Student Researcher Uses Computer Models to Improve Reliability of Nuclear Waste Storage
While nuclear waste, computer modeling software and steel canisters might not seem like the most interrelated subjects, student researcher, Tracy Tran, proved that their point of intersection is important to the safe storage of used nuclear fuel.
Tran spent her summer as a participant in the Mickey Leland Energy Fellowship (MLEF) Program. Alongside her mentors, Ram Devanathan and Philip Jensen, Tran conducted research at the Pacific Northwest National Laboratory where she attempted to test and validate software used to predict the movement of corrosive particulates through the atmosphere. The particulate matter could contribute to long term corrosion of steel canisters containing used nuclear fuel. For Tran, this research was more than just an opportunity to gain experience or bolster her resume; it was a chance to help ensure safe disposal of nuclear waste.
“Conducting research for energy and environmental projects was something I always saw in my future or down the line. I never imagined that at this point in my career I would ever be able to make an impact in that field. When I saw the MLEF program listing, I jumped at the chance. It was the opportunity to not only perform research in energy and environment but also a chance to participate at a Department of Energy national lab. Here, I was doing something that mattered in the field that was important to me,” Tran explained.
With a background in computer science from the University of Washington, Tran used her skillset to analyze the effectiveness of the DUSTRAN software program. This program integrates a dust-emission module, meteorological model and dispersion model in order to predict the movement of various particulates through the atmosphere. The average day for Tran consisted of running simulations with variable parameters, such as source of chlorides and weather data.
Tran’s research focused on repurposing DUSTRAN to analyze chloride movement throughout the atmosphere. Chlorides may deposit on the surface of the canister and possibly lead to cracking over a time period of decades. Tran hopes that her research will help government programs develop preventative and mitigation strategies needed to safely transport and store used nuclear fuel. Despite focusing on radioactive waste containers, Tran’s research into atmospheric chloride dispersion also has many applications beyond nuclear waste.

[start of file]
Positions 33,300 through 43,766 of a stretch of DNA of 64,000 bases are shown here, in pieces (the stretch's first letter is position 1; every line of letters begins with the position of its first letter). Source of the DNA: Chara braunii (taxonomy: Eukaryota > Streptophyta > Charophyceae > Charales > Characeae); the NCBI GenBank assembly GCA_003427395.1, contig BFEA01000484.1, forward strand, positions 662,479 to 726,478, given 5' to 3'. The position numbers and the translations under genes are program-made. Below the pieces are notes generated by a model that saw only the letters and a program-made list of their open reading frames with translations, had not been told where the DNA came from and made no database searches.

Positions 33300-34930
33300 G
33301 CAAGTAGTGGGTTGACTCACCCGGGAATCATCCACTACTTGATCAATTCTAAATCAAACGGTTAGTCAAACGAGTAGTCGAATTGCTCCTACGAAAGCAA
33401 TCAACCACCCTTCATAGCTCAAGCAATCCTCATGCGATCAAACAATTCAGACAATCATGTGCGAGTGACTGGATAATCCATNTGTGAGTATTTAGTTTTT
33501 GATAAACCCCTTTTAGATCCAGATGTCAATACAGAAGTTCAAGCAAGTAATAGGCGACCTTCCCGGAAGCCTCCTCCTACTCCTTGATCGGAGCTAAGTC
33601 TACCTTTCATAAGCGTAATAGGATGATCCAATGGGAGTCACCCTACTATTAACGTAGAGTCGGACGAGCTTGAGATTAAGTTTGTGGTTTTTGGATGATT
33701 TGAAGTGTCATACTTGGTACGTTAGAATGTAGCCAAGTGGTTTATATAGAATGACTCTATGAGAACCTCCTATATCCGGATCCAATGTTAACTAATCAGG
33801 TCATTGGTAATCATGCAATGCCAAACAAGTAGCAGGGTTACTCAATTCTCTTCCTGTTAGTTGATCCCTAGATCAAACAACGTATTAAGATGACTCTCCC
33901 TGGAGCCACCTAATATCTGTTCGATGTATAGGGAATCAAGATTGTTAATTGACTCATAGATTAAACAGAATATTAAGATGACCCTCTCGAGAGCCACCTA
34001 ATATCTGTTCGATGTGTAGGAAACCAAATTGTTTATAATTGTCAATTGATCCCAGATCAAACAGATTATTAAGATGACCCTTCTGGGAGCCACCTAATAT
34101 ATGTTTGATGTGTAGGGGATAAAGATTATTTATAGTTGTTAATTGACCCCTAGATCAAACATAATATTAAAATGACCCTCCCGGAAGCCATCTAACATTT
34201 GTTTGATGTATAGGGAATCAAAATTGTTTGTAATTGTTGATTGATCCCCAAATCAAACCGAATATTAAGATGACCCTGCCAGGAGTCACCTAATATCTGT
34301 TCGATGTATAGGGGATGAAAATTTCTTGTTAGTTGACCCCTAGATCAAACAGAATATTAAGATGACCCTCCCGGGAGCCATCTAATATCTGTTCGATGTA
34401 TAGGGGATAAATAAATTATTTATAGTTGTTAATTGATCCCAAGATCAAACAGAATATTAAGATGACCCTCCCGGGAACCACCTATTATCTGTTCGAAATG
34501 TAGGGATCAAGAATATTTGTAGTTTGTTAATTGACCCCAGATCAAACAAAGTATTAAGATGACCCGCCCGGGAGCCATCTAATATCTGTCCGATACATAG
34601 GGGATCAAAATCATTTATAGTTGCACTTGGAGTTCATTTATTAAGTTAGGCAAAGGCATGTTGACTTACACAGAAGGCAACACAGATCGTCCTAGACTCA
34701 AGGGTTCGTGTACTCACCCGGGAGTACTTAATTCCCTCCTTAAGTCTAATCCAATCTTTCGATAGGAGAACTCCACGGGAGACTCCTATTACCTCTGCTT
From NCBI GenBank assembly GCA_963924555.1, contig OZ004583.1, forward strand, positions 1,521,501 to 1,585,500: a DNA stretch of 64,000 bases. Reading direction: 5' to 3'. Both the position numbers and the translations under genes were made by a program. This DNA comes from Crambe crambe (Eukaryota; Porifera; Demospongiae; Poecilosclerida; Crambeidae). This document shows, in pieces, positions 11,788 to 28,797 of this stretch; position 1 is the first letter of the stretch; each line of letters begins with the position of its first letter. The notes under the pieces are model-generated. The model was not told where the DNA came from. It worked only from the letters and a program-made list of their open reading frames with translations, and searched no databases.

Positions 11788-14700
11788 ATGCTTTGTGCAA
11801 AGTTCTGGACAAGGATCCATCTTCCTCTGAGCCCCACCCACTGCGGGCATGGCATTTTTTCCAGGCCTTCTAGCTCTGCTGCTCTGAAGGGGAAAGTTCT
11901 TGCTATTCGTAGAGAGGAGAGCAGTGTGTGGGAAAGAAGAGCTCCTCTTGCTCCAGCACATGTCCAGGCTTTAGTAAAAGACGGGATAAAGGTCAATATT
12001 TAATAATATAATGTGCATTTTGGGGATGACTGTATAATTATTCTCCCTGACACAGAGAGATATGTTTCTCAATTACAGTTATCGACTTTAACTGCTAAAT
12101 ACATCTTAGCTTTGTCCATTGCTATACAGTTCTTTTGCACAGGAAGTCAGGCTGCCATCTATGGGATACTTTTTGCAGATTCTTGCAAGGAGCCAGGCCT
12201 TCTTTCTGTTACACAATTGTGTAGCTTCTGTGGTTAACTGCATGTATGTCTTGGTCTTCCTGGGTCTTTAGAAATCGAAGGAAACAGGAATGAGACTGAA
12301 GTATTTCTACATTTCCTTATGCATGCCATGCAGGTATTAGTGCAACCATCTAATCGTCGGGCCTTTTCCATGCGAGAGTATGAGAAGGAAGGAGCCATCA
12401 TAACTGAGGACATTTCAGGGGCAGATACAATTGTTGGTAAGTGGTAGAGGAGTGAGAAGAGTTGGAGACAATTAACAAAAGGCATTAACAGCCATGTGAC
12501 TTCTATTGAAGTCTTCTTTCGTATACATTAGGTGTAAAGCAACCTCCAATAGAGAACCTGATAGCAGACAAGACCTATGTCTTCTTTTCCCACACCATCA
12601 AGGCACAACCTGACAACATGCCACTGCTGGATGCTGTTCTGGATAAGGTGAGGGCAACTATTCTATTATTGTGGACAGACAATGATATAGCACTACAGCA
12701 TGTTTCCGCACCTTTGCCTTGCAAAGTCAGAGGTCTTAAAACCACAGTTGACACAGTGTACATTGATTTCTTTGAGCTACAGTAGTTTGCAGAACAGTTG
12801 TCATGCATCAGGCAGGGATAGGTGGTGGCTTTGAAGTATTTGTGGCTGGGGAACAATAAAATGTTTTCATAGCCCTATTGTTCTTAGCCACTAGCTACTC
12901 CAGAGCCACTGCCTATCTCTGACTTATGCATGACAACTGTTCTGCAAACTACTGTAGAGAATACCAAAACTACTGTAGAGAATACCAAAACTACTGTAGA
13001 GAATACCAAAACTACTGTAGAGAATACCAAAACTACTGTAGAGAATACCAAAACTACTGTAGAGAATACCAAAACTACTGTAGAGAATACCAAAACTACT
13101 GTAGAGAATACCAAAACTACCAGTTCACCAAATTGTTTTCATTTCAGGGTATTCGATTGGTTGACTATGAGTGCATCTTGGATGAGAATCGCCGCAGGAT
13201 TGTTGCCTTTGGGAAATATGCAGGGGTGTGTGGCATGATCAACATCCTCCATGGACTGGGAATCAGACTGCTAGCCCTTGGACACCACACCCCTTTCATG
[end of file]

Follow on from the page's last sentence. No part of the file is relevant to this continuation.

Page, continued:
“Though my project focused on the nuclear industry, think for a moment how many steel structures you encounter on a daily basis. Think about the bridges you are driving over, your car body panels, the pipelines running all across America, chemical processing plants, and the oil and natural gas industry. If these structures have the possibility of failing, we need to know when and where. The annual cost of corrosion in the US alone is in the hundreds of billions of dollars. I validated a software system's potential to model the deposition of corrosion-causing contaminants onto steel. The implications of this research show we can predict and prevent structural failure and save money and lives,” Tran said.
Being able to conduct research on solutions to real-world problems at a national lab with brilliant researchers was inspiring to Tran. When asked about her favorite part of the MLEF program, she said, “It’s so easy to get wrapped up in the negativity that we see in the media all the time: ocean levels are rising, CO2 pollution at an all-time high, another species has become endangered. It’s so easy to feel that we’ve reached a precipice that we’ll inevitably fall over. But the coolest thing for me was being in the national lab atmosphere and seeing that people are researching solutions, real solutions with real promise.”
The Mickey Leland Energy Fellowship program is administered through the U.S. Department of Energy’s Oak Ridge Institute for Science and Education (ORISE), which is managed for DOE by ORAU.